Sure, some of us might feel like we have nothing to hide right now, but we’d also not want to have our personal information published online (like our home address on Reddit or our Social Security Number on the Dark Web or videos of us using the bathroom or having sex posted on social media). Nor should we want people who legitimately want to keep some things private to be forced away from their privacy, sometimes even unknowingly.
The chilling effect of self-censorship, due to a fear of being watched, is nothing new. Orwell wrote about it in 1984 (published on 8 June 1949).
There was of course no way of knowing whether you were being watched at any given moment. How often, or on what system, the Thought Police plugged in on any individual wire was guesswork. It was even conceivable that they watched everybody all the time. But at any rate they could plug in your wire whenever they wanted to. You have to live — did live, from habit that became instinct — in the assumption that every sound you made was overheard, and, except in darkness, every movement scrutinized.
This all raises several complicated questions:
- If we all become more well behaved due to fear, does this make us less human and less sincere in our actions and attitudes?
- If creatives no longer dare to be different or share different work, does it undermine our creative economy (which pushes forward progress)?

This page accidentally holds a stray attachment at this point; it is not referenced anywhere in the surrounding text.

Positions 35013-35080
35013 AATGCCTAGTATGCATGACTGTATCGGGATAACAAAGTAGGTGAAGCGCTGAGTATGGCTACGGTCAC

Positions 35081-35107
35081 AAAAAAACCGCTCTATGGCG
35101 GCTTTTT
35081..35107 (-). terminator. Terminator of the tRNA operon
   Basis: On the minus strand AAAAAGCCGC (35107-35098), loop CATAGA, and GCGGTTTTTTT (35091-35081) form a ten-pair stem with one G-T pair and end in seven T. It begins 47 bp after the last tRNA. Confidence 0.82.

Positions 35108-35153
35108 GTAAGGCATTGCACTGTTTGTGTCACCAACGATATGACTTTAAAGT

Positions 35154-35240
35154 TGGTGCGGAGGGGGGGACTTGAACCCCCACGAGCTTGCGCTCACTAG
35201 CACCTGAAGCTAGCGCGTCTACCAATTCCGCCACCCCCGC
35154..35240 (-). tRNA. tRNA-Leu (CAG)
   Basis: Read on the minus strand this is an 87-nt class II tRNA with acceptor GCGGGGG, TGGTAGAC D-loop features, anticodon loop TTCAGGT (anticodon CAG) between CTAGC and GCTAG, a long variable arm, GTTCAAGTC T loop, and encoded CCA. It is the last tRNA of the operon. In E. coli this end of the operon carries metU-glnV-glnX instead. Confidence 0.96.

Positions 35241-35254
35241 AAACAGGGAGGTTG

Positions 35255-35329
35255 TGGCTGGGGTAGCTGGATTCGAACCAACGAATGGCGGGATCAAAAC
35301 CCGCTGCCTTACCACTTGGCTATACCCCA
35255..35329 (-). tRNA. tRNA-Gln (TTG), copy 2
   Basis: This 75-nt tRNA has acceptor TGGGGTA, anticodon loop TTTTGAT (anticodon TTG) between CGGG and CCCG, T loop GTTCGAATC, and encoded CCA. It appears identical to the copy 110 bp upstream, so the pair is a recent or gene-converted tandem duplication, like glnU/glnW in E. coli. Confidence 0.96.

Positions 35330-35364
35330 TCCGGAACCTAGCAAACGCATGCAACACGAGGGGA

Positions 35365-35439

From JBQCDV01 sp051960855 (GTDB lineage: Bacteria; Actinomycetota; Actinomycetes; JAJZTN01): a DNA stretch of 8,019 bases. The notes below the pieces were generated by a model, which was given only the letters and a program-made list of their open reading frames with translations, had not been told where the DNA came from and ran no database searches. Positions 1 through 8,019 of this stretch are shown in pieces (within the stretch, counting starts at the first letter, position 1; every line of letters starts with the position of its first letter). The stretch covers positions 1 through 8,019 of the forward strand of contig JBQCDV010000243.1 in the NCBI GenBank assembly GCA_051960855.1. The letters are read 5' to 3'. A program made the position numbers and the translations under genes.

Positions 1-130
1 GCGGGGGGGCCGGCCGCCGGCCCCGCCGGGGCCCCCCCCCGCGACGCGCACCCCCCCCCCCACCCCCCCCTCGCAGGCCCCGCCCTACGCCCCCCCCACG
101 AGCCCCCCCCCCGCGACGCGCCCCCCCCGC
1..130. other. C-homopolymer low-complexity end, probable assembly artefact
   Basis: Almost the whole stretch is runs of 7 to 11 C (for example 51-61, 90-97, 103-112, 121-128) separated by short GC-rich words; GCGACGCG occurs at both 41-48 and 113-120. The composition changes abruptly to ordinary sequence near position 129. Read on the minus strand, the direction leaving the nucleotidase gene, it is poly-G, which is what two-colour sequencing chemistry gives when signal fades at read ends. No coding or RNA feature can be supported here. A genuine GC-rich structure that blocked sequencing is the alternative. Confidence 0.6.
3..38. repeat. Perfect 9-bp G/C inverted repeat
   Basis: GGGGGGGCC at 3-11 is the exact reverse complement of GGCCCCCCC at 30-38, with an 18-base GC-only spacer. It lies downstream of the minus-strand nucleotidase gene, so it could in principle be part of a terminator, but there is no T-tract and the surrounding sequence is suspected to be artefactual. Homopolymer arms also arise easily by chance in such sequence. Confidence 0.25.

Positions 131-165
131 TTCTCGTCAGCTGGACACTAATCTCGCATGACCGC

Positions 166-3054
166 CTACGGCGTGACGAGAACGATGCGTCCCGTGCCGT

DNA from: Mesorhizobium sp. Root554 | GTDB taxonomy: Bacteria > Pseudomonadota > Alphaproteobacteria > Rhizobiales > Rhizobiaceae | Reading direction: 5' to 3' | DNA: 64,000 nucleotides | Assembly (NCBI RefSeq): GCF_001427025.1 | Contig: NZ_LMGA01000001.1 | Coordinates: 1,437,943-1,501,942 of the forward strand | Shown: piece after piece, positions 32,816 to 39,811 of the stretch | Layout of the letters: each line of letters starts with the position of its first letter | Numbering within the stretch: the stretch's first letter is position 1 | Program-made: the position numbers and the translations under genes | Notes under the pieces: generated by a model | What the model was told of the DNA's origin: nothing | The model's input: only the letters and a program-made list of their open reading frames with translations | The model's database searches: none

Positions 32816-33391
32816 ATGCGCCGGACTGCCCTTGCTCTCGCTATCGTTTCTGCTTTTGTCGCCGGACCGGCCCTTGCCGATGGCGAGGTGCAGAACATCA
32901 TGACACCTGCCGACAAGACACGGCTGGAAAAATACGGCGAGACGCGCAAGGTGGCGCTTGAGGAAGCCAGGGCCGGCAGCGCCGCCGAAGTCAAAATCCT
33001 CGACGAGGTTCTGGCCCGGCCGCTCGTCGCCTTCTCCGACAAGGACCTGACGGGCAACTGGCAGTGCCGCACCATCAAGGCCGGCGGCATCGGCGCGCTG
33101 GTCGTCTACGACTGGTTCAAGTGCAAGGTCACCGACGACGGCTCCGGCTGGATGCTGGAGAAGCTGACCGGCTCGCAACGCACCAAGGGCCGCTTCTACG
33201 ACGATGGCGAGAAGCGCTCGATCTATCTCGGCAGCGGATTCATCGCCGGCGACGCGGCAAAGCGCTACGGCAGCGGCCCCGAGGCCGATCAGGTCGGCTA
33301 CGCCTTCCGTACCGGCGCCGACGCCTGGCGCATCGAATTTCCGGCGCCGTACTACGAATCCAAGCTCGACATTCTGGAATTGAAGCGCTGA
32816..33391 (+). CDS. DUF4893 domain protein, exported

- Does being constantly watched by an unseeing eye impact our ability to evolve and adapt in positive ways?
Public awareness around digital privacy and feeling we should have “nothing to hide” is still quite low. Because the topic can be complicated (involving big tech, governments, activists and more) our perceptions about what needs to be protected, and why, is still in its infancy. When the machinations of big tech or governments judge and rank everything we do, we need to protect the right to make mistakes or have dissenting views.
Privacy and security aren’t just for those who have nefarious reasons to hide things from others, but for everyone. All “digital privacy” really and truly is the right to be human - flawed, prone to mistakes, and imperfect but willing to adapt and learn. And when our digital privacy is compromised, by big tech or by the government, it affects us all. The “nothing to hide” argument just doesn’t make sense, because we all have some things (not evil things) that we’d rather not be made public.